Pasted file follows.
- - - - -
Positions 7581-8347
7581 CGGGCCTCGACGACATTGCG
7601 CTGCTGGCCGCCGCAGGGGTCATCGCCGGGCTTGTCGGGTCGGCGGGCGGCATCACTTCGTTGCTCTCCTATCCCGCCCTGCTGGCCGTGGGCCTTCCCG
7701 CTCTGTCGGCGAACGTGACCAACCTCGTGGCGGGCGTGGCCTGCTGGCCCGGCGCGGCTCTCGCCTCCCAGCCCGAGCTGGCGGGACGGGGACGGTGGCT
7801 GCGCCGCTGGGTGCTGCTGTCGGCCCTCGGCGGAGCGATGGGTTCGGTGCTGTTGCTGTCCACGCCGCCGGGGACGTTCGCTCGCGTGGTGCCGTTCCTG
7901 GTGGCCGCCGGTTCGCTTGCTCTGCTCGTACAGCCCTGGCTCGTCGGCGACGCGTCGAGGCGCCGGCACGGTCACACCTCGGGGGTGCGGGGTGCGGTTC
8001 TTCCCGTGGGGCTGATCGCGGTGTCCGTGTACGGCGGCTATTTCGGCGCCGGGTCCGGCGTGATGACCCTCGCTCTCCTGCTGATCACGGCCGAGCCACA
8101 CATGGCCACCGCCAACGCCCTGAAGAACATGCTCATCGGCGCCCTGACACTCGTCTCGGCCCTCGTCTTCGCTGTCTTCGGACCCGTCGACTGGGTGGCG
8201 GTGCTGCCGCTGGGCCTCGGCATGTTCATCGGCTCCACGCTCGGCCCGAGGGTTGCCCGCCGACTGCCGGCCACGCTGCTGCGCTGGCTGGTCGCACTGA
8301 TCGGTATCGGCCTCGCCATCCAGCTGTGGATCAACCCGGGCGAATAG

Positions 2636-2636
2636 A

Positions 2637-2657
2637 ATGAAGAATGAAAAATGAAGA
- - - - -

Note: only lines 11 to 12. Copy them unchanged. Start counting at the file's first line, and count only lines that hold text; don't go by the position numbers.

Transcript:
Positions 2636-2636
2636 A